October 24, 2012

Electing To Be Absent — Employees’ Election Day Rights in Minnesota

Posted in Election Day, Election Day, Leaves of Absence, Voting Rights tagged , , , , , , at 9:07 am by Tom Jacobson

With less than two weeks to go before election day, this is a good time for Minnesota employers and employees to think ahead about their election day rights.

Specifically, employees have a right to be absent from work for the time necessary to vote.  Minnesota law (Minn. Stat. § 204C.04) provides that:

Every employee who is eligible to vote in an election has the right to be absent from work for the time necessary to appear at the employee’s polling place, cast a ballot, and return to work on the day of that election, without penalty or deduction from salary or wages because of the absence. An employer or other person may not directly or indirectly refuse, abridge, or interfere with this right or any other election right of an employee.

Violating this law is a misdemeanor.

This right does not apply to all elections, but it does apply to any “regularly scheduled state primary or general election, an election to fill a vacancy in the office of United States senator or United States representative, or an election to fill a vacancy in the office of state senator or state representative.” So, it will apply this Nov. 6.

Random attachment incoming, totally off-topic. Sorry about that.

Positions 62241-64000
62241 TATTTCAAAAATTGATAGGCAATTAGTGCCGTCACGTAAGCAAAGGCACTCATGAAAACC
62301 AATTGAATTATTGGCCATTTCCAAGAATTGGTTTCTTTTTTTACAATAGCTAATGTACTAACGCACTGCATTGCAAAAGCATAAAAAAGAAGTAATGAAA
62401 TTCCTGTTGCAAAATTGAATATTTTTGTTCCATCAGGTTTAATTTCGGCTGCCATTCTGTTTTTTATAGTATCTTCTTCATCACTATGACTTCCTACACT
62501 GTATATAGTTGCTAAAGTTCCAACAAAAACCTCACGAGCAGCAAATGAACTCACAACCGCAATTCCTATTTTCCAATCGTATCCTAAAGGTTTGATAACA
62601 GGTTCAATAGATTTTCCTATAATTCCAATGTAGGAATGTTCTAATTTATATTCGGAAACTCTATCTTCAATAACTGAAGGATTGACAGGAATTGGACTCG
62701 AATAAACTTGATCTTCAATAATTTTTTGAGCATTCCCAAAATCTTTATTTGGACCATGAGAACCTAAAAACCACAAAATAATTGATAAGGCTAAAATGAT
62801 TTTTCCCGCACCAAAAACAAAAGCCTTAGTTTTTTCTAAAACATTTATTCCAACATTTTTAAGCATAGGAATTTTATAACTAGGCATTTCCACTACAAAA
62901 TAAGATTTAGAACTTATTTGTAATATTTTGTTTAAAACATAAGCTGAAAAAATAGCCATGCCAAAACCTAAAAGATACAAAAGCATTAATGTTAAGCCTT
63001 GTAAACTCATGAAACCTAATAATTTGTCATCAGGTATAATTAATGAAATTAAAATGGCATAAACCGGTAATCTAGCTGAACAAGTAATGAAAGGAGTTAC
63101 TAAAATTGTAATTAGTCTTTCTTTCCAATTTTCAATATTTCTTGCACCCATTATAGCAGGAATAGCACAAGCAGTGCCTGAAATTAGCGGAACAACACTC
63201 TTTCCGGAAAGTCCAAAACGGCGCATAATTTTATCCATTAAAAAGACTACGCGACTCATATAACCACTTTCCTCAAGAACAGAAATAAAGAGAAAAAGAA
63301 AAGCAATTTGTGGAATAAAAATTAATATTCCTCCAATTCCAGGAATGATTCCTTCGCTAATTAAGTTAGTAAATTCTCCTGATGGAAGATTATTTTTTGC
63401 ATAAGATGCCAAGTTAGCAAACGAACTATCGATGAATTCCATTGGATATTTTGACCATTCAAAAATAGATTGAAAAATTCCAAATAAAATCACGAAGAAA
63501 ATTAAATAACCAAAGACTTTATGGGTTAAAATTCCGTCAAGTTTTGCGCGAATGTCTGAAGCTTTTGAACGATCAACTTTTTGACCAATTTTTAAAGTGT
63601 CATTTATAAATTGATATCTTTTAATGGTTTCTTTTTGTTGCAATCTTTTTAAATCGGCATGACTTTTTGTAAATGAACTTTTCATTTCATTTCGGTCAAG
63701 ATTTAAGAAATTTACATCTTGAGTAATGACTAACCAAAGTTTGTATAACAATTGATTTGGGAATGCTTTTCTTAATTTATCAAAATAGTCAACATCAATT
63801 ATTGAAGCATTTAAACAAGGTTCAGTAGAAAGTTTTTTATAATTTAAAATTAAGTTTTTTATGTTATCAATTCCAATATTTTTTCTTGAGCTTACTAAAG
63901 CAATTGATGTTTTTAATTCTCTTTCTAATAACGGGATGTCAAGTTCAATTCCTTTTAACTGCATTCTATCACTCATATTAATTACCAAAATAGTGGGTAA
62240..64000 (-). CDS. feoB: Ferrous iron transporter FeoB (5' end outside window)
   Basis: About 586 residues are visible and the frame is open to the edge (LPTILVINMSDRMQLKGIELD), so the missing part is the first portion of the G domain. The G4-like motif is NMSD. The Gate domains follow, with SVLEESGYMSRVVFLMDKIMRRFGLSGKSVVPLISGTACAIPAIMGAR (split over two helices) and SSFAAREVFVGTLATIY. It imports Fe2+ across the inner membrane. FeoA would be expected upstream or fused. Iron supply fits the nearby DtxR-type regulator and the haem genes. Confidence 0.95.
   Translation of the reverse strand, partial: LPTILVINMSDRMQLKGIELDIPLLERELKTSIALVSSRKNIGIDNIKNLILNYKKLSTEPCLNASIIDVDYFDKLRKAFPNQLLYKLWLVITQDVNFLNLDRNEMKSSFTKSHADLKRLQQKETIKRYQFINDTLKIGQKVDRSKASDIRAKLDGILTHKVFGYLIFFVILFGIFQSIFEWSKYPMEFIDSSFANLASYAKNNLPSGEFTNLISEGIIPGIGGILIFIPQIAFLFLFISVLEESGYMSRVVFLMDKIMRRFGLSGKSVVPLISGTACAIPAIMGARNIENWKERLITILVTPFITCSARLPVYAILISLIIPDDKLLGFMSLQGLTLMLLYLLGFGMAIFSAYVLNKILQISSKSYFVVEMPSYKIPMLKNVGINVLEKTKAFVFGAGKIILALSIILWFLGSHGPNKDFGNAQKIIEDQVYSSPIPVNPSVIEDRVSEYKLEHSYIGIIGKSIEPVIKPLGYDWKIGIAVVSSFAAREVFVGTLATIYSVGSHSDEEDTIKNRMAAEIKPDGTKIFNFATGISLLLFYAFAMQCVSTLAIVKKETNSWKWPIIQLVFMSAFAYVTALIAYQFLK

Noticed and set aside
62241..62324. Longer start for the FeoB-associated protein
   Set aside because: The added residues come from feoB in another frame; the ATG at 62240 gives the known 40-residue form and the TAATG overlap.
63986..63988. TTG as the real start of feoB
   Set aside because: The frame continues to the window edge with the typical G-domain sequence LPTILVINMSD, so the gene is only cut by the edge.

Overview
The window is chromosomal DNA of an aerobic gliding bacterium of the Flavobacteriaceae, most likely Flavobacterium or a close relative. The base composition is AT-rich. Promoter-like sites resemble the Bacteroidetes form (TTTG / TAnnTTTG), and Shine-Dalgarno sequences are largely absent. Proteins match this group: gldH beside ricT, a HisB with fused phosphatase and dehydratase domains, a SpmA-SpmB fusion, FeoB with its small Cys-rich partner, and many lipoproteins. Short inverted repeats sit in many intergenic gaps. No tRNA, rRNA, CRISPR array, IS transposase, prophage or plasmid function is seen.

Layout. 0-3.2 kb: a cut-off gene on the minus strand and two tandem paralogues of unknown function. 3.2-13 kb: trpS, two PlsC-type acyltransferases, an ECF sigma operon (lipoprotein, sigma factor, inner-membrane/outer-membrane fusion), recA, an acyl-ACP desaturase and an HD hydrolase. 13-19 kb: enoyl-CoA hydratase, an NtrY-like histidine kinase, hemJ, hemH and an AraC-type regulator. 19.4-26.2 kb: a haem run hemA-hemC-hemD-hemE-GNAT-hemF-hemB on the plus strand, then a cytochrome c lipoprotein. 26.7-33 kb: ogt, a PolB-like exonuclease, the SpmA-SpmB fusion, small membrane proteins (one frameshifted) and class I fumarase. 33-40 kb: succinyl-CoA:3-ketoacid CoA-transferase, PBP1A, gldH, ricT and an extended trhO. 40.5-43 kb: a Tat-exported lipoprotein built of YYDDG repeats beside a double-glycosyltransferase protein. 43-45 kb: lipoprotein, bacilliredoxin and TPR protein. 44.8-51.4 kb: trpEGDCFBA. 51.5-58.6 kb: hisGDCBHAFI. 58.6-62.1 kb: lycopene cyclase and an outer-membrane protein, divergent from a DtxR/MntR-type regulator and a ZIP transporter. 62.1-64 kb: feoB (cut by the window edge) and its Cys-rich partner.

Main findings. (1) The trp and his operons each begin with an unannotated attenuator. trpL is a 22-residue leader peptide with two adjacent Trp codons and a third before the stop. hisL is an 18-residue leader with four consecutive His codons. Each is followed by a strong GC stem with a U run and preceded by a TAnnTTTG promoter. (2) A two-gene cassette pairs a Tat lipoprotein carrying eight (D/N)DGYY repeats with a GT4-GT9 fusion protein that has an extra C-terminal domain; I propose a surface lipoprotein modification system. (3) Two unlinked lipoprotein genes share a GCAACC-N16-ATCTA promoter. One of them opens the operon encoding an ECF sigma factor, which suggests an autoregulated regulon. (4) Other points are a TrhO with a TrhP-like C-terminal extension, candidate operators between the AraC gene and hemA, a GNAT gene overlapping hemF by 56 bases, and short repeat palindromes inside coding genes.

Another Minnesota law (Minn. Stat. § 204B.195) provides that employees who serve as election judges may, after giving their employer at least 20 days’ written notice, be absent from work to serve as election judges. The written request to be absent must be accompanied by a certification from the appointing authority stating the hourly compensation to be paid the employee for service as an election judge and the hours during which the employee will serve. Employers may reduce the salary or wages of employees serving as  election judges by the amount paid to the election judge by the appointing authority during the time the employee was absent from work. Also, employers may restrict the number of persons to be absent from work to serve as election judges to no more than 20 percent of the total work force at any single work site.